Neuroinflammation and Alpha-Synuclein Accumulation in Response to Glucocerebrosidase Deficiency Are Accompanied by Synaptic Dysfunction


Ginns, E. I., Mak, S. K., Ko, N., Karlgren, J., Akbarian, S., Chou, V. P., . . . Manning-Bog, A. B. (2014). Neuroinflammation and alpha-synuclein accumulation in response to glucocerebrosidase deficiency are accompanied by synaptic dysfunction. Molecular Genetics and Metabolism, 111(2), 152-162. doi: 10.1016/j.ymgme.2013.12.003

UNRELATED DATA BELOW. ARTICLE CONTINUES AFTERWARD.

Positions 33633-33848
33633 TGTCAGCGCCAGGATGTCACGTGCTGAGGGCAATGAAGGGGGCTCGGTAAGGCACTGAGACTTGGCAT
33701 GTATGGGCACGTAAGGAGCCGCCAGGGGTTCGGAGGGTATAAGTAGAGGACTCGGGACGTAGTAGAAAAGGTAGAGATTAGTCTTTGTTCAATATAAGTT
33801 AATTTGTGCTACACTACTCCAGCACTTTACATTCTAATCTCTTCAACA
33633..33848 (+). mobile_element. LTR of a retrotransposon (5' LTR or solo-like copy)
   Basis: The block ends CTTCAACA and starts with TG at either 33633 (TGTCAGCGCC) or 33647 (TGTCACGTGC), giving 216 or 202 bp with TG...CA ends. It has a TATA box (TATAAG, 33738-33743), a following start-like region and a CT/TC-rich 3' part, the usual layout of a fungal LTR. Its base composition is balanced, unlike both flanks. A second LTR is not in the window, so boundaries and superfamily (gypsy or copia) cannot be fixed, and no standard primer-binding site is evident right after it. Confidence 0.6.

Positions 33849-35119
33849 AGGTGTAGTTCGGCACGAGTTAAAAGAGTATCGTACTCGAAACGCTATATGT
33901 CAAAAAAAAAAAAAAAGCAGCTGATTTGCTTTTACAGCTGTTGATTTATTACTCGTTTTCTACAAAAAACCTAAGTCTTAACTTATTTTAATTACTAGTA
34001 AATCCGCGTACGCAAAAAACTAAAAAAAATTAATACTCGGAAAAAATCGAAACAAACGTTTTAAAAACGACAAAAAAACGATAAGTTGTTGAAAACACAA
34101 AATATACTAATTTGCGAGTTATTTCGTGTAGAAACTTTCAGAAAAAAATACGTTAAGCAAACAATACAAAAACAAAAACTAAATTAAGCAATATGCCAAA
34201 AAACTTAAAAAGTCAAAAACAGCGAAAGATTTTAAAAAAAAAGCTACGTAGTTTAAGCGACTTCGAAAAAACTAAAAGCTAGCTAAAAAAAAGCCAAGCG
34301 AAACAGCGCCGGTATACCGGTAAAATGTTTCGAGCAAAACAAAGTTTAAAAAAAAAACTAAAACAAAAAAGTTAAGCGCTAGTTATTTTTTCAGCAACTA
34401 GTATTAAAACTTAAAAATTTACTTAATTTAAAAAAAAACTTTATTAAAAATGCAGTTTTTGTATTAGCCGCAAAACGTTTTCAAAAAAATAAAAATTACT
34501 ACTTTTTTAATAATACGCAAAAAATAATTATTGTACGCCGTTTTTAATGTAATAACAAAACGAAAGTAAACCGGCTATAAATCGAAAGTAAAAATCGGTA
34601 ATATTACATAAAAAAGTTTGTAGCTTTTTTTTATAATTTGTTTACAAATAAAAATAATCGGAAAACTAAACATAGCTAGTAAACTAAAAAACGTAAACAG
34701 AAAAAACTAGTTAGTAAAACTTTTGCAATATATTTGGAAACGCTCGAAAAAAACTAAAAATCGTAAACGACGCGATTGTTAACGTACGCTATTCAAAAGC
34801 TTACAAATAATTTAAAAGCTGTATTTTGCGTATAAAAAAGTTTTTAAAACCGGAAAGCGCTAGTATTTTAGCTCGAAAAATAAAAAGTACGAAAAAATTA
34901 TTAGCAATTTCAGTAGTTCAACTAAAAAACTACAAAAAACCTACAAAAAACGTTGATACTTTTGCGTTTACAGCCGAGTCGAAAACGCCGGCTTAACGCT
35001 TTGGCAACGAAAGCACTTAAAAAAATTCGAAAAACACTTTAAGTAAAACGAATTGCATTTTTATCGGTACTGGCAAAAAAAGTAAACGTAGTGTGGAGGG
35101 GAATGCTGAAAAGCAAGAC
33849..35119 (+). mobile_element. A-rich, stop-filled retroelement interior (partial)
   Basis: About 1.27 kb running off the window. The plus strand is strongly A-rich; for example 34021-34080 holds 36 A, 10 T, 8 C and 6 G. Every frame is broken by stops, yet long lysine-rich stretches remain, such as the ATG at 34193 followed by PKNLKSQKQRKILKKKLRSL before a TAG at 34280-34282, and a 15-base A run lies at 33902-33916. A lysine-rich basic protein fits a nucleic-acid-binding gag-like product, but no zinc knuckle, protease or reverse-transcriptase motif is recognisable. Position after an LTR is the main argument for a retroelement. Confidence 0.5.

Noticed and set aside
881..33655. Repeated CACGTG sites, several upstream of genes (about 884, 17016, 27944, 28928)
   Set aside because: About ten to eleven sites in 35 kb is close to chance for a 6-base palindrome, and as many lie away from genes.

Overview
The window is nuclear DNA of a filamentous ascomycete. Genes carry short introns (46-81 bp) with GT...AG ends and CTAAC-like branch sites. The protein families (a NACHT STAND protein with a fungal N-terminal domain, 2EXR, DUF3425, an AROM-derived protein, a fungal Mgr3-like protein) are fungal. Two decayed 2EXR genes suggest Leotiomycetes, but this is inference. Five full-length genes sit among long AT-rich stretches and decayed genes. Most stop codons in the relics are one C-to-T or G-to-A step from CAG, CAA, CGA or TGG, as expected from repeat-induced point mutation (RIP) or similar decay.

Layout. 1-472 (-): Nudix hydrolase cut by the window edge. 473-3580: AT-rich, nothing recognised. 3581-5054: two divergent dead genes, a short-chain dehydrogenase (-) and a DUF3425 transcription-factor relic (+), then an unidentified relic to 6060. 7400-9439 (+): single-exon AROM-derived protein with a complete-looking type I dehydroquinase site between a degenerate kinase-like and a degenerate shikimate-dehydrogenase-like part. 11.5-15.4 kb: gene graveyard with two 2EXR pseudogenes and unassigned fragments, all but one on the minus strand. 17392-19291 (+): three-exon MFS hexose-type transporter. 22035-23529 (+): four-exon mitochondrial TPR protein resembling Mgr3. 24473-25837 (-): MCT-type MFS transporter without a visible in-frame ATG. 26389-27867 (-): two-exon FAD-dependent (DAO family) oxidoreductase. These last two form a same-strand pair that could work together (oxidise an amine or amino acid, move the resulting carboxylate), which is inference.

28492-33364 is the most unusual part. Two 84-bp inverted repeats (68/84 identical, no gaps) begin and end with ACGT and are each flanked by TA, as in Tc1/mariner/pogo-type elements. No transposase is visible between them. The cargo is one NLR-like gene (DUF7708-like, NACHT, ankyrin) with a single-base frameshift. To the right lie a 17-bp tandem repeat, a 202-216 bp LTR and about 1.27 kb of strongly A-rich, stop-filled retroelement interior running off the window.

Clinical, epidemiological and experimental studies confirm a connection between the common degenerative movement disorder Parkinson’s disease (PD) that affects over 1 million individuals, and Gaucher disease, the most prevalent lysosomal storage disorder. Recently, human imaging studies have implicated impaired striatal dopaminergic neurotransmission in early PD pathogenesis in the context of Gaucher disease mutations, but the underlying mechanisms have yet to be characterized. In this report we describe and characterize two novel long-lived transgenic mouse models of Gba deficiency, along with a subchronic conduritol-ß-epoxide (CBE) exposure paradigm. All three murine models revealed striking glial activation within nigrostriatal pathways, accompanied by abnormal α-synuclein accumulation. Importantly, the CBE-induced, pharmacological Gaucher mouse model replicated this change in dopamine neurotransmission, revealing a markedly reduced evoked striatal dopamine release (approximately 2-fold) that indicates synaptic dysfunction. Other changes in synaptic plasticity markers, including microRNA profile and a 24.9% reduction in post-synaptic density size, were concomitant with diminished evoked dopamine release following CBE exposure. These studies afford new insights into the mechanisms underlying the Parkinson’s-Gaucher disease connection, and into the physiological impact of related abnormal α-synuclein accumulation and neuroinflammation on nigrostriatal dopaminergic neurotransmission.

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